Restless Legs Syndrome medications & treatments
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Restless legs syndrome (RLS) is a nervous system disorder that causes an overwhelming urge to move the legs. It typically happens in the evening or nighttime hours when you’re sitting or lying down. Moving can help ease the unpleasant feeling temporarily.
RLS can begin at any age and can worsen as you age. It can disrupt sleep, which may make it difficult to do daily activities and affect your quality of life.
Sometimes self-care activities and lifestyle changes can RLS relieve symptoms. Medications may also be added to help.
What is restless legs syndrome?
Restless legs syndrome, also known as Willis-Ekbom disease, is often labeled as a sleep disorder and is a leading cause of insomnia.
RLS causes an intense, often irresistible urge to move your legs usually because of an uncomfortable sensation. These sensations in your legs are often described as pulling, crawling, throbbing, itching, aching, or burning. They usually occur at night while in bed or when sitting for long periods of time. Walking around or stretching can help stop these uncomfortable sensations.
The symptoms may start at any age, but it becomes more common as people get older. RLS is more common in women than in men and about 10% of people in the US have RLS.
Often, there is no known cause of RLS. Researchers think the condition may be caused by an imbalance of the brain chemical dopamine, which helps to control muscle movement.
Genetics is thought to play a major role as up to 90% of people with RLS have a first-degree relative with RLS. RLS may also be a secondary condition that can be resolved by correcting the underlying problem. Some medical conditions are closely associated with the development of RLS, including:
- Iron deficiency anemia
- Kidney disease
- Parkinson’s disease
- Peripheral neuropathy
- Magnesium deficiency
Some medications can lead to the development of or worsen symptoms of RLS, including anti-nausea meds, antipsychotics, antidepressants, and antihistamines.
How is restless legs syndrome diagnosed?
There’s no single test for diagnosing restless legs syndrome but a doctor may order tests to rule out other conditions or discover a possible cause for the RLS. Blood tests may be ordered to check ferritin (iron), magnesium, and folate levels since any of these deficiencies might lead to RLS. Other substances in the blood may point to other reasons such as diabetes.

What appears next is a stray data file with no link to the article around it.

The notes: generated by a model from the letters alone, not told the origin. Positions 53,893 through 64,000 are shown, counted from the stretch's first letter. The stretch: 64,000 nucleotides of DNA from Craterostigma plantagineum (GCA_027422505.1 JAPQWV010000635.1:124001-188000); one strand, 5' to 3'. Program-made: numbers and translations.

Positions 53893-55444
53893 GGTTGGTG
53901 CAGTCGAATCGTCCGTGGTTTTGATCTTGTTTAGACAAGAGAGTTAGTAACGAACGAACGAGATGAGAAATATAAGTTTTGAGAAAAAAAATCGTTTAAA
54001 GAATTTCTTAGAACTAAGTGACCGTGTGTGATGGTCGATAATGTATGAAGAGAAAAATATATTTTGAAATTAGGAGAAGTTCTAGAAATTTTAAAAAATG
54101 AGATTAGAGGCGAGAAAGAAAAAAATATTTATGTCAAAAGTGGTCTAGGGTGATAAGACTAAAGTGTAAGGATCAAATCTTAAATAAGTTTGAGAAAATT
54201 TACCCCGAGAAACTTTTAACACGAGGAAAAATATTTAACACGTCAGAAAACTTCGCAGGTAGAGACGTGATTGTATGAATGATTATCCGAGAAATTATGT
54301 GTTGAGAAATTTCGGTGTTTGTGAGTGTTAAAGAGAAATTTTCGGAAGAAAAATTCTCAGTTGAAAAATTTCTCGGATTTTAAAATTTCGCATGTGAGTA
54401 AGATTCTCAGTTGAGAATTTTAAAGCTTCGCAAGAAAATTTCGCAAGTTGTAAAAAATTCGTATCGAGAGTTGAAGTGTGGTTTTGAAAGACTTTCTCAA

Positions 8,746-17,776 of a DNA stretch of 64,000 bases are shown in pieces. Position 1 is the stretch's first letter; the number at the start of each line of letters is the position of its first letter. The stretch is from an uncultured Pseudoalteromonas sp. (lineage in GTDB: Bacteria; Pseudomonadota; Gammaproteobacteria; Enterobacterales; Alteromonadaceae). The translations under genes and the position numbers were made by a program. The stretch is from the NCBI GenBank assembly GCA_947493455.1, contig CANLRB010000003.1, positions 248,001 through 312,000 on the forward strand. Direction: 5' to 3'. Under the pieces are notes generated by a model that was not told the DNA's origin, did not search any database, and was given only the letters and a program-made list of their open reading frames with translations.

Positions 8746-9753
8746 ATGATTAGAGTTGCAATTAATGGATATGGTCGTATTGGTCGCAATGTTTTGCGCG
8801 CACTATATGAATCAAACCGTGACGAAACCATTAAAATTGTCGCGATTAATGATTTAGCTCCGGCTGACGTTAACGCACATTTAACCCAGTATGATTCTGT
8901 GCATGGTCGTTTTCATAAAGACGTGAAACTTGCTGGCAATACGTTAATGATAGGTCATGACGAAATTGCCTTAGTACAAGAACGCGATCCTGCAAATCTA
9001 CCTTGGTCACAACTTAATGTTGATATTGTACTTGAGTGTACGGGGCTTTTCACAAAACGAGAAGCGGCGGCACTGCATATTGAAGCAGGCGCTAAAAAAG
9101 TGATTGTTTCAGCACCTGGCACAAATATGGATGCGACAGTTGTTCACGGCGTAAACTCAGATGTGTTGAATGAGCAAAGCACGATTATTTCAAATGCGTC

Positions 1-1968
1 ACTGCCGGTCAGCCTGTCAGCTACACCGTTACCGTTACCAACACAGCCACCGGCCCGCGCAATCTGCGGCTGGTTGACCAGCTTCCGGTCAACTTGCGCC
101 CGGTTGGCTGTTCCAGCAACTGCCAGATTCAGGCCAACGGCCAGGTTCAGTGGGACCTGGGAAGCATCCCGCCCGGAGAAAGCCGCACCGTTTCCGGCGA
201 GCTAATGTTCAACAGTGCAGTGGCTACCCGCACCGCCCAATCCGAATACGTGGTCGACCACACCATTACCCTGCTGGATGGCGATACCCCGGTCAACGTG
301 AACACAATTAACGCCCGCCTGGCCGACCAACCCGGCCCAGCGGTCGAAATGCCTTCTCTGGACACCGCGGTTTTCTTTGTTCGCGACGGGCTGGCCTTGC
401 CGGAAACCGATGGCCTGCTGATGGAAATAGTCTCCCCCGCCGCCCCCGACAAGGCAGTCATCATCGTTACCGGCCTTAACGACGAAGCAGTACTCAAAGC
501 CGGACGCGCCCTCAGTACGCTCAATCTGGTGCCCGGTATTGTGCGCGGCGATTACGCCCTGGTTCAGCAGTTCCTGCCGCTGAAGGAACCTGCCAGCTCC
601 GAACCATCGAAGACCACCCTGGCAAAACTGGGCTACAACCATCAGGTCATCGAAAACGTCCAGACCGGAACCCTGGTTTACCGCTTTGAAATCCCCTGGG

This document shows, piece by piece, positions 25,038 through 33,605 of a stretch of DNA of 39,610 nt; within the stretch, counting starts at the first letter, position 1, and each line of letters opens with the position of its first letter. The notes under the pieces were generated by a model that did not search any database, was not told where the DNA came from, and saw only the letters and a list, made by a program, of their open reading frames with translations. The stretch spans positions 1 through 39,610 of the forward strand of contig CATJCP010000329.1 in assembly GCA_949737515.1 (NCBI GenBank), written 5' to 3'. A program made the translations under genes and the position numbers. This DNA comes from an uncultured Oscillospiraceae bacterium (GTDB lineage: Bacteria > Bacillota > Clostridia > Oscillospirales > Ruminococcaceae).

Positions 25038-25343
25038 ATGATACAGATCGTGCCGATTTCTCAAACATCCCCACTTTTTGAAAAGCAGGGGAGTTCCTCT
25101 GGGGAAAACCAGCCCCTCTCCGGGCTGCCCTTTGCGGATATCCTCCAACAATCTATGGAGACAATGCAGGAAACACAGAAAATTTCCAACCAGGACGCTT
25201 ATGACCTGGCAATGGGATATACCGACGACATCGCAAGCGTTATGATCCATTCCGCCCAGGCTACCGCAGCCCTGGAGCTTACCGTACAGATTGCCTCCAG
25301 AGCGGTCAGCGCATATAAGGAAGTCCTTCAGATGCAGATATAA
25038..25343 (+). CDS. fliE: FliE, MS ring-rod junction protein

Once these can be ruled out, a diagnosis will typically be based on your symptoms although a neurological and physical exam, plus information from the person’s medical and family history and list of current medications, may be helpful.
There are 5 basic symptoms of restless legs syndrome required for a diagnosis of RLS include:
- A strong urge to move the legs that are often associated with uncomfortable sensations such as burning or itching.
- The urge to move the legs starts or gets worse during inactivity.
- The urge to move the legs is partially or completely relieved by movement such as walking.
- Symptoms start or worsen in the evening or at night.
- The symptoms are not caused by any other condition.
Diagnosing RLS in children may be difficult since it can be hard for children to describe what they are experiencing, when and how often the symptoms occur, and how long the symptoms last. RLS in children sometimes is misdiagnosed as “growing pains” or ADHD.
What are treatment options for restless legs syndrome?
The treatment of restless legs syndrome depends on the severity of the symptoms and if there is an underlying cause for them. Lifestyle changes, over-the-counter and prescription medications, as well as dietary supplements, can all be used to reduce or relieve symptoms.
If you have an underlying condition that is the cause of the RLS symptoms, treating this condition may help relieve the symptoms. For example, if you have low iron levels, taking iron supplements may get them back to normal and the symptoms may go away.
If you are taking a medication that is the cause, stopping it under the supervision of your doctor may help.
If you have primary RLS, where there is no underlying cause, mild symptoms may be treated with over-the-counter pain medications, or lifestyle changes such as moderate exercise, massages, and stretching may reduce symptoms.